Can a 5 to 9 member Board of Directors do all the work? Yes, BUT...
Committees are a common governance solution to tackle specific work streams in more efficient ways than a Board of Directors might be able to dispatch in a timely fashion. Committees take many forms and, as with many pertinent common interest community topics, your state statutes might dictate the ways that committees can function. The following Committees Governance Structure document is excerpted from Bylaws Words of Wisdom. Remember that your Board often has authority to delegate specific processes, tasks and work streams, but does not have authority to delegate its ultimate responsibility to govern your community.
View an example committee charter at the bottom of this page. Please note the "less is more" charter format that eschews "WHEREAS" and "THEREFORE" for plain language. Committees do not need complicated and/or verbose charters to make them effective. Clear direction and excellent volunteer leadership will help committees shine and provide value added service to your community.
What kind of committees might you establish? Here are some ideas:
Finance (related to your annual budget, investment strategy, reserve study updates, etc.)
Information Technology (IT)
N.B. Committees are not experiments. If your association solicits interest and stands up one or more committees, and the members of those committees take the time to perform appropriate due diligence in executing their charter, your Board has a responsibility to execute and govern based on the recommendations you receive unless there are significant mitigating factors. Choosing to ignore reasonable, well-researched committee recommendations turns volunteer time and energy into a frustrating, low-yield experimental exercise.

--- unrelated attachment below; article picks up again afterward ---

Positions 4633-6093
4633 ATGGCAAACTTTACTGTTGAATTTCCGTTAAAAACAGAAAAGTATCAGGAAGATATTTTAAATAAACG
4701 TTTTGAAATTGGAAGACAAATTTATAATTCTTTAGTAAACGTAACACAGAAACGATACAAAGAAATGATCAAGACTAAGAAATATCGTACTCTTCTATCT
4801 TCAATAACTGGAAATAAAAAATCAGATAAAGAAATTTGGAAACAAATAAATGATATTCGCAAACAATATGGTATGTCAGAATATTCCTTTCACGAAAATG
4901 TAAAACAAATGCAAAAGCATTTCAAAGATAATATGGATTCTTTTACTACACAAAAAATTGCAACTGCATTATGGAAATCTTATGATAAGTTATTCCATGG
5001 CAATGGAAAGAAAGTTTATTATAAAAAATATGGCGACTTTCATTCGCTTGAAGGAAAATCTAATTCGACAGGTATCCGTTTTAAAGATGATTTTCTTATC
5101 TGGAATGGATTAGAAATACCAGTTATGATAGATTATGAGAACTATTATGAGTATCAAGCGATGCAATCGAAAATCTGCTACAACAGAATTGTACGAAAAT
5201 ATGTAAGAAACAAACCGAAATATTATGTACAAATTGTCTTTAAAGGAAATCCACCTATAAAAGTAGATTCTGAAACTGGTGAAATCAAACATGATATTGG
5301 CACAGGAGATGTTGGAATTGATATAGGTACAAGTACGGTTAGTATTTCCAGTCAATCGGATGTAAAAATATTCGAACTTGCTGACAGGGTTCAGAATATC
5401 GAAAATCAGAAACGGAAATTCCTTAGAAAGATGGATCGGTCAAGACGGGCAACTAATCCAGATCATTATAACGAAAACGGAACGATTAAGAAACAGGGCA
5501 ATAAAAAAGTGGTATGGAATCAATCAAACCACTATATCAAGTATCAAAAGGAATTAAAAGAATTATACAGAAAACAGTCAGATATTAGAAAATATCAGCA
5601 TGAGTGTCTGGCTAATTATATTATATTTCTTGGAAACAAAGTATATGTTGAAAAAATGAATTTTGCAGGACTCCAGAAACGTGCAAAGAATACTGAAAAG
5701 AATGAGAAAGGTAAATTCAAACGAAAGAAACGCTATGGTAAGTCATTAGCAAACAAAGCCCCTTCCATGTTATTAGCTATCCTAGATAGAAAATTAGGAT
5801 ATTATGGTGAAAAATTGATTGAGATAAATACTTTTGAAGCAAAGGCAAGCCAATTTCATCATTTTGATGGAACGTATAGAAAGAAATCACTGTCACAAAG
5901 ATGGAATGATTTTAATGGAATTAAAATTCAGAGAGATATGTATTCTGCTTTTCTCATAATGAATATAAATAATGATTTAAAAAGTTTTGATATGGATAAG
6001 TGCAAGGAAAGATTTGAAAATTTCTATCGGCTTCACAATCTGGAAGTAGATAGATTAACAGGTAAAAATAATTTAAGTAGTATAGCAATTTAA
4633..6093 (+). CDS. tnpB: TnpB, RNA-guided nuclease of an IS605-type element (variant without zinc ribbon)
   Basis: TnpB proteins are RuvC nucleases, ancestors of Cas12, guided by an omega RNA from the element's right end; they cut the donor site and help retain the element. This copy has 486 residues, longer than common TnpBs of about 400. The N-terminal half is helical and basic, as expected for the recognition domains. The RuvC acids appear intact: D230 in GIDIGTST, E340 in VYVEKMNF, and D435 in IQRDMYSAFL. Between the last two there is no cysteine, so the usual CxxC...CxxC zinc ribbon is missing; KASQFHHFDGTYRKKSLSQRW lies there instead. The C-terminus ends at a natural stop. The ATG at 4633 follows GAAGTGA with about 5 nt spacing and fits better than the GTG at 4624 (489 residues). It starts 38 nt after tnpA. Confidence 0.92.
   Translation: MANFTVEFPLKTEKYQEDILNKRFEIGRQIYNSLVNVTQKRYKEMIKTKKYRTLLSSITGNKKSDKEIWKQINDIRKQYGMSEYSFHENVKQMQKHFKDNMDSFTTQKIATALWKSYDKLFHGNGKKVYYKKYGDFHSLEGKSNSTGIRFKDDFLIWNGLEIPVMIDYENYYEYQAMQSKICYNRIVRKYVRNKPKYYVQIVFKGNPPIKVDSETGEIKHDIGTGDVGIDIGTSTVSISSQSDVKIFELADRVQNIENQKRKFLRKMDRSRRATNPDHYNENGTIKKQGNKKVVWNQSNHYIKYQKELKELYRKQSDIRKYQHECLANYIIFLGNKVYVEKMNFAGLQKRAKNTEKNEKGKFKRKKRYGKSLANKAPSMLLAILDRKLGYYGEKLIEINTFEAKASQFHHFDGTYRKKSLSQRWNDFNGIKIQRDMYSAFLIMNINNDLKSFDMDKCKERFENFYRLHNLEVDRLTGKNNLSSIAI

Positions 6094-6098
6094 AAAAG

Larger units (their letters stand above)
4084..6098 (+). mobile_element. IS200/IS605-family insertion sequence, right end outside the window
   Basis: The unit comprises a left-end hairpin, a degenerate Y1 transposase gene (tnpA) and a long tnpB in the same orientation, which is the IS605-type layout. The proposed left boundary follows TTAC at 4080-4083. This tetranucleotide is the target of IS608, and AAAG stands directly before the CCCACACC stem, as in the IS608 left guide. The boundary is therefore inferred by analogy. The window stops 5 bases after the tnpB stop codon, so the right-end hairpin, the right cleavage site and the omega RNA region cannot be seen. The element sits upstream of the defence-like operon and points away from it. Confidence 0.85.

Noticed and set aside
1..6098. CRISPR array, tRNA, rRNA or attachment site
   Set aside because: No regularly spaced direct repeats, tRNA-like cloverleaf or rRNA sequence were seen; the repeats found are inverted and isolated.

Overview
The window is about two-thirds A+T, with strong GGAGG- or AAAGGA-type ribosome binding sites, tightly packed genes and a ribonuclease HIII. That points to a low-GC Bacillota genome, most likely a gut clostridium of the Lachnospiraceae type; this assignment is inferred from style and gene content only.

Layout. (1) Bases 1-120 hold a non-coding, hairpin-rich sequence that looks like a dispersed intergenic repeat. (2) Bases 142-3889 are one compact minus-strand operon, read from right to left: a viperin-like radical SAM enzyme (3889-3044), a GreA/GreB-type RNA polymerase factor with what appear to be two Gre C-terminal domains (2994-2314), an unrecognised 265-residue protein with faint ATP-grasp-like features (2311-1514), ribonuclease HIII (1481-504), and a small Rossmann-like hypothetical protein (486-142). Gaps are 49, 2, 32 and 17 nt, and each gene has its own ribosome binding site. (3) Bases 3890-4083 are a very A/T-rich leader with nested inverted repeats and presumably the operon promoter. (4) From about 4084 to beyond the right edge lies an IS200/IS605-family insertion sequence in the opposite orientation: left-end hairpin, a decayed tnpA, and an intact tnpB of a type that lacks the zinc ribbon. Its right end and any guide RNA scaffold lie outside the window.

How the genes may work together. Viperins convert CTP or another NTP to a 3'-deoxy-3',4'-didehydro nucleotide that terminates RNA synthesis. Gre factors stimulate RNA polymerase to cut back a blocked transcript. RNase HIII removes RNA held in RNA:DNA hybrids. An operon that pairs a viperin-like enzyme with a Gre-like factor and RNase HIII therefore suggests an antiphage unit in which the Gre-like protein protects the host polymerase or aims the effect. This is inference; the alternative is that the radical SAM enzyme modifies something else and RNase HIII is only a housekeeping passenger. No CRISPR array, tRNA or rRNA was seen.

Responsibilities of volunteer directors are generally reserved to your bylaws and left relatively vague (see our Board & Officers page). That does not preclude the Board from designating one or two Directors to serve as liaisons -- or from delegating specific, limited powers -- for a specific document or project as an alternative to forming one or more committees.
Volunteers are the heart and soul of common interest communities. Results from the Volunteer Involvement Survey reveal:
84% of CICs have at least one and as many as 10+ active committees, yet nearly 46% of respondents indicate their CIC DOES NOT make effective use of committees.